Ashley Madison CEO Loses His JobExit Signifies Top Leader's Accountability for Data Security
(This story has been updated.)
The departure of Noel Biderman as CEO of Avid Life Media, parent company of the infidelity website Ashley Madison, represents a growing recognition of corporate executives' responsibility for data security.
Avid Life Media, in a statement issued Aug. 28, says Biderman and the company mutually agreed that he immediately step down in the wake of a hack attack and subsequent massive data leaks.
"This change is in the best interest of the company and allows us to continue to provide support to our members and dedicated employees," the statement says. "We are steadfast in our commitment to our customer base."
The Toronto-based company says senior managers will lead the company until a new CEO is named.
Nascent Trend: Removing CEO
Biderman's departure continues a relatively nascent trend of the top executive taking responsibility for a data breach that has significant consequences on the corporate bottom line. Retailer Target's CEO, Gregg Steinhafel, stepped down in 2014 after a massive data breach (see Breach Aftermath: Target CEO Steps Down). In 2013, hackers attacked Target's payment system, exposing information regarding some 40 million payment cards. Other top leaders jettisoned after major breaches include Amy Pascal as co-chairman of Sony Pictures Entertainment (see and Katherine Archuleta as director of the U.S. Office of Personnel Management (see ).
Enterprises that dismiss their top leaders after a data breach are attempting to change the enterprise's culture to facilitate good data security governance, says attorney Ron Raether of Faruki Ireland & Cox. "If CEOs lack vision with respect to cybersecurity, and they've demonstrated that and made poor decisions in the past, how can a board of directors be confident that a CEO is going to make better decision going forward?" Raether asks.
David Holtzman, vice president of compliance at information security and privacy consultancy CynergisTek, says CEOs and boards of directors should ensure their companies have the appropriate data security policies implemented and furnish sufficient funding to acquire technology and personnel to secure IT. "CEOs should be asking if cybersecurity has been given the appropriate priority and resources, are the company's third party vendors also securing their valuable information assets and is the effectiveness of the company's information security program being regularly evaluated and tested."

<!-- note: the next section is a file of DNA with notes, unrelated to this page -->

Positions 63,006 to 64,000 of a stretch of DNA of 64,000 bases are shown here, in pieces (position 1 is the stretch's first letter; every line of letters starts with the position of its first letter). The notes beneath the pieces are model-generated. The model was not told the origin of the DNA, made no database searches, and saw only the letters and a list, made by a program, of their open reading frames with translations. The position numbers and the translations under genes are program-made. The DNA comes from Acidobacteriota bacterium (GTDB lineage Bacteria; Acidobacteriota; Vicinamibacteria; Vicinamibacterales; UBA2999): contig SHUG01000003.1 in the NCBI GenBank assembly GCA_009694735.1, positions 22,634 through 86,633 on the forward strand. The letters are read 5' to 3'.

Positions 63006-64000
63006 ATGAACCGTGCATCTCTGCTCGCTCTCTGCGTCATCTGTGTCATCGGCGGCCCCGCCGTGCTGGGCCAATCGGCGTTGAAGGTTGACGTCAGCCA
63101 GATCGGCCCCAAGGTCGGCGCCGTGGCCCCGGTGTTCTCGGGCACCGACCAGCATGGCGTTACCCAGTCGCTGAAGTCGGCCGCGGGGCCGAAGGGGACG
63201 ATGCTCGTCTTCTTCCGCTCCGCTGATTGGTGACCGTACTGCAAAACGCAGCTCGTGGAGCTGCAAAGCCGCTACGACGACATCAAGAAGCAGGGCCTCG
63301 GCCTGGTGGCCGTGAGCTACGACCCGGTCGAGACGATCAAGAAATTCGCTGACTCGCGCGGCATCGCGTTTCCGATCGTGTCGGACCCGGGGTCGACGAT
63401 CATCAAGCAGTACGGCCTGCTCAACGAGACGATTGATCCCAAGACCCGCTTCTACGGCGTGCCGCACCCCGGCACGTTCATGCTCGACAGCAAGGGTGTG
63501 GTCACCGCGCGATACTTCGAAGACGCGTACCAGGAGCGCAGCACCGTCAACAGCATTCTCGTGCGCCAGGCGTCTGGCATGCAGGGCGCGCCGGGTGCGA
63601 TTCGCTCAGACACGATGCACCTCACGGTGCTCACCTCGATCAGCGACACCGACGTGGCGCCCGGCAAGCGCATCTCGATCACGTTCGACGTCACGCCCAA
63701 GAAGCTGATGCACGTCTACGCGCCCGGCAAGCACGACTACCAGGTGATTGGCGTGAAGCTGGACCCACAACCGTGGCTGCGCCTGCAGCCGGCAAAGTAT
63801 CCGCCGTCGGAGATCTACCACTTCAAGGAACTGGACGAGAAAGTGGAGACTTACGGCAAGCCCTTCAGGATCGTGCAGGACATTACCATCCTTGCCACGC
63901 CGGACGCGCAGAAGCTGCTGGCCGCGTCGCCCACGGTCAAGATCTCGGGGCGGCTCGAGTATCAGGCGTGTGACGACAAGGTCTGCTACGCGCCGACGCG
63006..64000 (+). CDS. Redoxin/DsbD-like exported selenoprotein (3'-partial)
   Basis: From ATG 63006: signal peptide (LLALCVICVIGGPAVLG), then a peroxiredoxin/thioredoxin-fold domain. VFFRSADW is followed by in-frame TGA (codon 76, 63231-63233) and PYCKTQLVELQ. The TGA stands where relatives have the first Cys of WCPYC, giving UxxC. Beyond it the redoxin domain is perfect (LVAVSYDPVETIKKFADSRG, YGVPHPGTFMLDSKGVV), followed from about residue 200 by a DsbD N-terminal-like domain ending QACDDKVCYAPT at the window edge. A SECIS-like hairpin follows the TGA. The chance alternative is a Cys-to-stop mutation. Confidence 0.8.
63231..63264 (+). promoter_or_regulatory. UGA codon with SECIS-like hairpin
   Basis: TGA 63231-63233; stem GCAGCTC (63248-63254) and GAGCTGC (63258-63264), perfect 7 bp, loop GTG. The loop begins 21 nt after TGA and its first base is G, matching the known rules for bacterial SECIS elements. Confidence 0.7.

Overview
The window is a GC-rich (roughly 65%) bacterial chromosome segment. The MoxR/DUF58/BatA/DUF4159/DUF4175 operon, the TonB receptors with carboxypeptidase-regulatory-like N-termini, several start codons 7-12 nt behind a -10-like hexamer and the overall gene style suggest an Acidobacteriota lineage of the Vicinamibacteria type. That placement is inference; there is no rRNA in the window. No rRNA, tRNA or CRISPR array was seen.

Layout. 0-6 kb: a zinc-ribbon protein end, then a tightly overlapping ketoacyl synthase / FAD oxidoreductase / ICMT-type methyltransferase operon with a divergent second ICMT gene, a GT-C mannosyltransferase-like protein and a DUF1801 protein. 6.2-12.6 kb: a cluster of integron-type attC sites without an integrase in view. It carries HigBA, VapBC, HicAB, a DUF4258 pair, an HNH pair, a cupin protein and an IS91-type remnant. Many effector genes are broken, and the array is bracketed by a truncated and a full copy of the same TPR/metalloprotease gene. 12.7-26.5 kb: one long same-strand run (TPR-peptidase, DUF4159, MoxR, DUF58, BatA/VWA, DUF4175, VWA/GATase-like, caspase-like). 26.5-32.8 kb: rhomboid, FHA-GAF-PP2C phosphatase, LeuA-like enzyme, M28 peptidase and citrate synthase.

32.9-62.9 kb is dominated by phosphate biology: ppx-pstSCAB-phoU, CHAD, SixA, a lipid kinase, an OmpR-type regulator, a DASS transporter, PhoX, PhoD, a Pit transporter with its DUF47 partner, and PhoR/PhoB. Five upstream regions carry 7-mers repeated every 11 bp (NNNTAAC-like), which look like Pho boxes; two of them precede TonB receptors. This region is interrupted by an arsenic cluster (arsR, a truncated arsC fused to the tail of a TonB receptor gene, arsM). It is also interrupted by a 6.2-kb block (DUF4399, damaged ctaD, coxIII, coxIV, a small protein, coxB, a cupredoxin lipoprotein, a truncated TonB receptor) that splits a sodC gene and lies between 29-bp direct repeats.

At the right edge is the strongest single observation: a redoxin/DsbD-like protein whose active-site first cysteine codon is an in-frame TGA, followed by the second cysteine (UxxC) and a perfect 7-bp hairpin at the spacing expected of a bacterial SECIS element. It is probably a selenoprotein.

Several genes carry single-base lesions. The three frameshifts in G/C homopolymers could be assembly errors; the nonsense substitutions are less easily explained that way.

Eric Chiu, a former venture capitalist who's now president of HyTrust, a cloud control company, says data breaches could result in a huge cost to organizations, including loss of trust, brand damage, lawsuits and business impact. "Understanding and placing a high importance on security will be a key requirement moving forward for any executive in the connected world that we live in," he says.
The news of Biderman's departure comes days after Toronto police announced Ashley Madison is offering a $500,000 Canadian (U.S. $380,000) reward for information relating to the hacker or hacking group behind its data breach (see Ashley Madison: $500k Reward for Hacker). Police announced that the U.S. Department of Homeland Security and FBI have also launched investigations.
Data leaked from the Ashley Madison breach reportedly includes details of more than 30 million customers, including some who used email addresses tied to corporate accounts as well as official government and military accounts in the United States, Canada the United Kingdom and beyond.
Despite the damage to its reputation and service, Avid Life Media says it will continue its business as a site where married individuals can hook up with others. "We are actively adjusting to the attack on our business and members' privacy by criminals," the statement says. "We will continue to provide access to our unique platforms for our worldwide members."
In recent days, the attacker or attackers - using the name "Impact Team" - have released three batches of stolen data containing personally identifiable information for many of the site's current and former users. Since the Impact Team first began issuing threats against Avid Life Media in July, the company has released multiple statements decrying the attack as a case of "cyber terrorism." But it apparently has yet to issue any breach notifications to any of its claimed 39 million customers.